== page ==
Found this quoted in a book 'Les pretres ne sont pas ce qu'un vain peuple pense; Notre credulite fait toute leur science (circumflex accent on pretres, and acutes on the two es in credulite - I can't find accents, either).
Babel fish says it means 'The priests are not this qu'un vain people thinks; our credulite to fair all their science' which doesn't help a lot. My French is pretty poor - can anybody help, please?
Priests are only what empty people think; our credulity makes up all their knowledge.
My French is ropey too, that was provided by my husband. He thinks its OK.
Thanks so much Linda, and Linda's husband - that fits well in the context I have for it. It's a fairly complicated concept in English, no wonder I couldn't understand it in French!
It would be nice to be able accurately to translate Voltaire's rhyming couplet into an English rhyming couplet. I can't.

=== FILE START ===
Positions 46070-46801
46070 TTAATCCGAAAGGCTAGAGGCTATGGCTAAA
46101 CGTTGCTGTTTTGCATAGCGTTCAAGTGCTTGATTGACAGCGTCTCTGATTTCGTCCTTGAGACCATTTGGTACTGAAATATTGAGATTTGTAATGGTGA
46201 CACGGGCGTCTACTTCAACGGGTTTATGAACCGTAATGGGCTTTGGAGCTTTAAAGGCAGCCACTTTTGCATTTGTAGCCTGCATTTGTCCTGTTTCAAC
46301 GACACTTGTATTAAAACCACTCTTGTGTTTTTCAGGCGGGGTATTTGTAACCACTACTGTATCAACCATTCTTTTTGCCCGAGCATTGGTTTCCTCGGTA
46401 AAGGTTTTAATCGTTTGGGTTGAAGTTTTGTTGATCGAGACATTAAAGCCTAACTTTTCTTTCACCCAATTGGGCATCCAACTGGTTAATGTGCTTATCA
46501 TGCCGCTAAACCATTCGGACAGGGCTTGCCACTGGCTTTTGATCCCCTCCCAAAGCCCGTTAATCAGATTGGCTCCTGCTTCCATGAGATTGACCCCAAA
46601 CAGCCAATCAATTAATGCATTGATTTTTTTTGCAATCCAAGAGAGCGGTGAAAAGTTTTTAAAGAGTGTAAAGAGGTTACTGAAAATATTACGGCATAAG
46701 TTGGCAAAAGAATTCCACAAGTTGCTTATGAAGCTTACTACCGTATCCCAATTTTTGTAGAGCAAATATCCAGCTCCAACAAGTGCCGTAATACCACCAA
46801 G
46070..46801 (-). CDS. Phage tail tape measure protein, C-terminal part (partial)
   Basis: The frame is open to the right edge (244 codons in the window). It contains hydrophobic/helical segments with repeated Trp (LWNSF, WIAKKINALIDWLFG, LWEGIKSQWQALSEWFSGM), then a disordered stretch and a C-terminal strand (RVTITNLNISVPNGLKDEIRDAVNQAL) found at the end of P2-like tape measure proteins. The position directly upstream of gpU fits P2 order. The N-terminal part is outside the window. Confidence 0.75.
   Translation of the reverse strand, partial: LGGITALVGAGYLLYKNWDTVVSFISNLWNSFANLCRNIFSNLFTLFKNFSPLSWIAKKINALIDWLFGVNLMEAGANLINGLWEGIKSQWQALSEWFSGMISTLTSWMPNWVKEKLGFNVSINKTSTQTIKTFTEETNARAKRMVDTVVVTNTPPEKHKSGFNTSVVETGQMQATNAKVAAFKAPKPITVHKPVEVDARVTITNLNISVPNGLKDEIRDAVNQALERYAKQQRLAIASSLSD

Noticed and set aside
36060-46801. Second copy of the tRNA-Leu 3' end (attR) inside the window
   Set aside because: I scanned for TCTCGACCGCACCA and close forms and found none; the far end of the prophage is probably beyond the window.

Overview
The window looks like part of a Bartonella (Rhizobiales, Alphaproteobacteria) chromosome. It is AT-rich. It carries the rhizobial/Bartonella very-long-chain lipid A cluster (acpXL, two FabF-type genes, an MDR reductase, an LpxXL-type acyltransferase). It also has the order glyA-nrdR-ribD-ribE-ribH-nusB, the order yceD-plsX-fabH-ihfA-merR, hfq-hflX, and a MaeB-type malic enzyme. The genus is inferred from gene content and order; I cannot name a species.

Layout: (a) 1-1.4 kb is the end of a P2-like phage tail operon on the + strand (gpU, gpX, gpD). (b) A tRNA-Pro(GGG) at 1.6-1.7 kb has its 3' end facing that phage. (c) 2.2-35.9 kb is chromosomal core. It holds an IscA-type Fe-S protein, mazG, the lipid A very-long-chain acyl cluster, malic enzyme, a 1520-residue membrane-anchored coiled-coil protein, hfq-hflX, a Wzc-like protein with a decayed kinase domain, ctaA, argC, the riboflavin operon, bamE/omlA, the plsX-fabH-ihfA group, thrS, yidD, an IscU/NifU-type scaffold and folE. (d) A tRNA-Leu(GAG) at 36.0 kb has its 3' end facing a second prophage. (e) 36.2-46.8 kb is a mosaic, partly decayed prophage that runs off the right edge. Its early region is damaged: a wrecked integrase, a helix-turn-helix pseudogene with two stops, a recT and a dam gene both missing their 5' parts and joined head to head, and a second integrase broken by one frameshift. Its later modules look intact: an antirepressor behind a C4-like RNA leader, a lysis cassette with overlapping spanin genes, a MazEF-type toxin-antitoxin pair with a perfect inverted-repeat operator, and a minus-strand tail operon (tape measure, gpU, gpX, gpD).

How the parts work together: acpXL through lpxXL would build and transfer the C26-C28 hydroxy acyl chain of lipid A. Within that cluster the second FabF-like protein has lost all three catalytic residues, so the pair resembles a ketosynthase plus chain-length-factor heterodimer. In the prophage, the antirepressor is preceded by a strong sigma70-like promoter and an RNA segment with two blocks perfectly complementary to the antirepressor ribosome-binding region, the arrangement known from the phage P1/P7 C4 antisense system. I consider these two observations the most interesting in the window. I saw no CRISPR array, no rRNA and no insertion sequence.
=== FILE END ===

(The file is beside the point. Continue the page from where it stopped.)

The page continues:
Not a word-for-word translation exactly, but aiming to reflect the essence of the meaning and structure of the original:
'The priesthood is not what the common people idly suppose. The superior expertise of priests is all a figment of our gullibility.'
Something similar might of course be said about Babelfish. At least that program can make us all feel like expert translators by comparison!
Our priests are not as foolish people folks believe
Oops, hit Post in error.
Our priests are not as foolish folks believe:
They only thrive because we're all naive.
Priests are not quite as fools believe;
They wisely let us self-deceive.
That nails it nicely, Hugh!
And RJA's version is quite good. Could be improved to good by deleting 'quite'.
Post Edited (12-10-04 19:03)
It now makes perfect sense, AND is a couplet (or rather choice of couplets) Thanks everyone.